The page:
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Interested Parties
Jarrett Lewis, Nathan Klein
July 20, 2015
GOP Debate Criteria Polling Flaws

Recently, the format in which participants for the first two Republican debates are selected has
come under scrutiny. Fox News and CNN are undoubtedly in a tricky position with regards to how
they select the participants including 17 candidates on a debate stage is simply not possible.
However, the process by which they are selecting the 10 participants has significant flaws,
particularly for the lower tiered candidates.
The main element for entry into the debate (excluding proper filing of FEC paperwork and
submission of federal and state fees, etc.) is to be among the top-10 candidates in a ballot test of
Republican voters in an average of the most recent 5 national surveys through August 4.
In light of todays release of a national poll of only 210 potential Republican primary voters a poll
which could very well have a role in deciding who qualifies for that stage we felt that it is critically
important to have an honest conversation about the three fundamental problems with this
approach:
1) These national polls have tiny samples of primary voters. The sample sizes of the
surveys that currently make up the Real Clear Politics average of Republican primary polls
average 341 voters. The five surveys that currently make up the Real Clear Politics average
(with Republican primary voter sample size and Margins of Error shown) are:

Washington Post, n=210, MoE 6.8%


Fox News: n=389, MoE 4.9%
USA Today/Suffolk: n=349, MoE 5.2%
Monmouth: n=351, MoE 5.2%
CNN: n=407, MoE 4.9%

A survey of only 341 voters is less than the average political consultant would use for a
contested Congressional race, let alone an extremely complicated and dynamic Presidential
nominating contest. Quinnipiac, for example, interviewed nearly double that amount (666)
for a statewide poll of caucus-goers in Iowa.
2) Geographic representation means that many of these voters are not in states critical
to the primary process. The same surveys include voters from states that have not voted
in a meaningful Republican presidential primary contest since the 1970s, while significantly
underrepresenting the early states of the primary.
The CNN national survey featured 407 Republican or Republican leaning voters. Assuming
the number of respondents from each state represented the states portion of the U.S.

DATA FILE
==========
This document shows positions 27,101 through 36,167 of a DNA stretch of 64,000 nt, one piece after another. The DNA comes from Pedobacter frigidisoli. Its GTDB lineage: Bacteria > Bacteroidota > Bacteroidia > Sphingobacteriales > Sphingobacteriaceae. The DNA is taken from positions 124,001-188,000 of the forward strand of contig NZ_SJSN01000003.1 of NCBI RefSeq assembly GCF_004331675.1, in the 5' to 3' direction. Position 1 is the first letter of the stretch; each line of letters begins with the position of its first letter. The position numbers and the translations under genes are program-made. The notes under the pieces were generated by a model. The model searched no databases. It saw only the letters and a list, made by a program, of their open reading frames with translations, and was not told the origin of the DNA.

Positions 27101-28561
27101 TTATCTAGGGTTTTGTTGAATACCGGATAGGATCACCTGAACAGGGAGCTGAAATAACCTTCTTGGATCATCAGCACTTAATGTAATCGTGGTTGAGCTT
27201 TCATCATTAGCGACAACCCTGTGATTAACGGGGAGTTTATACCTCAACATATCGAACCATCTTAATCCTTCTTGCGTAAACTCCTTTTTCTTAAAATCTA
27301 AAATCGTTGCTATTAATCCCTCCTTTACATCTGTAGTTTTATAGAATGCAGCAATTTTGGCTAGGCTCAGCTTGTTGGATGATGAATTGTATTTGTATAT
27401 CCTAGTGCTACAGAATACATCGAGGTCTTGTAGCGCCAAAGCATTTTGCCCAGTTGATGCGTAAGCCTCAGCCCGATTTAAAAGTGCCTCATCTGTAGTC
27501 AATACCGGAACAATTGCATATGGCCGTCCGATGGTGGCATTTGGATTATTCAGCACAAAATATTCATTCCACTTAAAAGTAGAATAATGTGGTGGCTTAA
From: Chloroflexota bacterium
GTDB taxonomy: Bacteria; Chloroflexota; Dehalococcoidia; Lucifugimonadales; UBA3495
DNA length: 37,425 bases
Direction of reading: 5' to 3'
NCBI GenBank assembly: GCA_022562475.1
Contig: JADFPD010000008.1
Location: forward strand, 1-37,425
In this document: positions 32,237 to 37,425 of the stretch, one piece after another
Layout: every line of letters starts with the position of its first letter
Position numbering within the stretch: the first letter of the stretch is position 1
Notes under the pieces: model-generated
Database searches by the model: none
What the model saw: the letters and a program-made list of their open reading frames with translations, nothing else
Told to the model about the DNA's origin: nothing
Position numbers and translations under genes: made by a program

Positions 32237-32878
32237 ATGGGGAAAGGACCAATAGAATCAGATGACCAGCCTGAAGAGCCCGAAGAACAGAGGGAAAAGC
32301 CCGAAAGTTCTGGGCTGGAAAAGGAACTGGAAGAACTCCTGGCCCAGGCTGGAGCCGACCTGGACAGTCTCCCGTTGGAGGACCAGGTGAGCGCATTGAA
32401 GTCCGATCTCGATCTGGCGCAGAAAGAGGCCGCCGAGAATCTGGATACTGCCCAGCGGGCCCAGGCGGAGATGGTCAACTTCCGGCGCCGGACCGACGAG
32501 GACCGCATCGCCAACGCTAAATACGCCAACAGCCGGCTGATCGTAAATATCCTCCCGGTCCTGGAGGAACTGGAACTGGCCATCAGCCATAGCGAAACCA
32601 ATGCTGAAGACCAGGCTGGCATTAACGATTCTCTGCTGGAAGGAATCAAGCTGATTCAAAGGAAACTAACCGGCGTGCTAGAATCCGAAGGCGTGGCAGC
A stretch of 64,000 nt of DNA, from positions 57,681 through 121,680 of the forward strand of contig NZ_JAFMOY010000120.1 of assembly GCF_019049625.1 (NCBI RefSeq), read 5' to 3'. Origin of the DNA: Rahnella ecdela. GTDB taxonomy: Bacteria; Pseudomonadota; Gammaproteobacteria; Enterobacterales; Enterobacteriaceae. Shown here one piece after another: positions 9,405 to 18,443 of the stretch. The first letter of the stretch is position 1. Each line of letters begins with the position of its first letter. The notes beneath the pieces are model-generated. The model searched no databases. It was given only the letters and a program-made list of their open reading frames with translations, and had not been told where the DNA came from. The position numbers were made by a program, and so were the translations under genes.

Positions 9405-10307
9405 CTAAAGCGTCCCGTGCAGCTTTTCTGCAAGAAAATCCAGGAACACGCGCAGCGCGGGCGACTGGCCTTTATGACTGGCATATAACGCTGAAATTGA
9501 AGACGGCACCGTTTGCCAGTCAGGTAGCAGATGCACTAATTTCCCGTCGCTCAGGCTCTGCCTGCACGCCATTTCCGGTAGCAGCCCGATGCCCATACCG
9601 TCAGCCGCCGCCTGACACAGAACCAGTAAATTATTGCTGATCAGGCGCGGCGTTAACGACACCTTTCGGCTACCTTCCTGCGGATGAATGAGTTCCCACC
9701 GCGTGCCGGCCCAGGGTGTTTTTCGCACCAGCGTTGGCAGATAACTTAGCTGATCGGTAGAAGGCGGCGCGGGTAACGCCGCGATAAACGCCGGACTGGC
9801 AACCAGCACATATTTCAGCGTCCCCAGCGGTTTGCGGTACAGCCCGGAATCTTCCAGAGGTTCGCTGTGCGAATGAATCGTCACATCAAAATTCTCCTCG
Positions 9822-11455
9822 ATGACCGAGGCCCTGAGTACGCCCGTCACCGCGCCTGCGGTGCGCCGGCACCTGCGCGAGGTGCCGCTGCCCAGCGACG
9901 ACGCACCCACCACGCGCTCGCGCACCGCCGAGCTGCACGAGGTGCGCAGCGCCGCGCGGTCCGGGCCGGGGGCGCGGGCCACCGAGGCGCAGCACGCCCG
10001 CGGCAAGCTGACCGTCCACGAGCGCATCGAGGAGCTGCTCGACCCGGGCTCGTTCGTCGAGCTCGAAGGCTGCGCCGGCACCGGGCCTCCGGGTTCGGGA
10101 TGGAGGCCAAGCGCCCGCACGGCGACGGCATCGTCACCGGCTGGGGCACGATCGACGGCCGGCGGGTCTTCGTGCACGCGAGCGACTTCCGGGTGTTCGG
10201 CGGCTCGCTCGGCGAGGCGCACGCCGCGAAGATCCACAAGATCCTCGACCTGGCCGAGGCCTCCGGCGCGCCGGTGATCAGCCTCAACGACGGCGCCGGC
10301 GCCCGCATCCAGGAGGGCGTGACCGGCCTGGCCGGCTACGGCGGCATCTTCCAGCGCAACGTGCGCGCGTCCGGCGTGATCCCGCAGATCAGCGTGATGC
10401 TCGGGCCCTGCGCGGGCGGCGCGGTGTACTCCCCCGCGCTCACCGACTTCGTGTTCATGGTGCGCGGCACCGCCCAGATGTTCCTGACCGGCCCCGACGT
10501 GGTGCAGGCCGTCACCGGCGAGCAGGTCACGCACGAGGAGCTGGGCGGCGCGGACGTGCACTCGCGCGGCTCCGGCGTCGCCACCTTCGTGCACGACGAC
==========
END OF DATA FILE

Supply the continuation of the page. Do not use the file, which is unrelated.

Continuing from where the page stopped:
population (i.e., New York has 6% of the U.S. population, so 6% of the survey would be
made up of respondents in New York), there would be only 16 respondents in the CNN
survey from the first four states of Iowa, New Hampshire, South Carolina and Nevada.
For the 10 states planning to hold their nominating contest in May or June, more than five
times as many voters, 89 in total, would be included. California alone, bereft of a meaningful
GOP Presidential primary since 1976, would contribute 49 of the voters.

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The polls that make up the debates should not be solely based on the first 4 states of Iowa,
New Hampshire, South Carolina, and Nevada, but few can argue that the race will look
significantly different after these states hold their contests. Yet, as of today, they comprise a
tiny fraction of the surveys being used to make these decisions, while states that very likely
will not matter comprise a sizeable chunk of the sample.
3) Definition of a primary voter is inconsistent, and often incomplete. In several of the
surveys, respondents were not asked whether they planned to vote in the upcoming
primary. They were simply directed to the ballot test if they identified as a Republican (or
Democrat, in which case they were steered towards the Democratic primary ballot).
Voters who participate in primaries are different than those who participate in a general
election. In Iowa in 2012, roughly 1 in 5 Iowa Republicans participated in the closely
contested Iowa Caucuses.
There is no perfect way to identify a primary voter for these purposes. Commonly used
techniques include examining past participation, asking knowledge screens, and relying on
self-reporting. Regardless of the technique, efforts should be made to find actual voters, not
just registered voters of the same party affiliation.
Bottom Line: There is no perfect solution and the networks have a daunting task, but entry into the
debates could provide an enormous opportunity for one of the lesser-known candidates. Deciding
who gets a ticket in based on national surveys with 300 or 400 voters is simply insufficient.
At the very least, these surveys should be considerably larger and more targeted. And, dont forget
that sometimes voters want to hear from the candidates they are not as familiar with, to learn
enough to make an informed decision. Consider asking not only for whom they would vote, but
whom they most want to hear from in the debates, use a two-tiered first choice/second choice
question, and ask the voters who will be actually voting in these contests.
Yes, doing these things costs more money. Doing anything the right way costs more money. But, we
believe it is worth it after all, it is only the future of our nation at stake.

Mr. Lewis (@jarrettlewis) serves as Executive Director of Consumer Research at The Health
Management Academy. He previously worked as a polling analyst on Governor Mitt Romneys
Presidential campaign during the 2012 election cycle and at the Republican polling firm Public
Opinion Strategies in the 2008 cycle.
Mr. Klein (@nathankleindc) is founder and managing partner at Olive Tree Strategies, a political
polling and consulting firm. He was previously the Director of Polling and Analytics for the NRSC
during the 2014 election cycle and the polling manager for the Romney Presidential campaign during
the 2012 election cycle.

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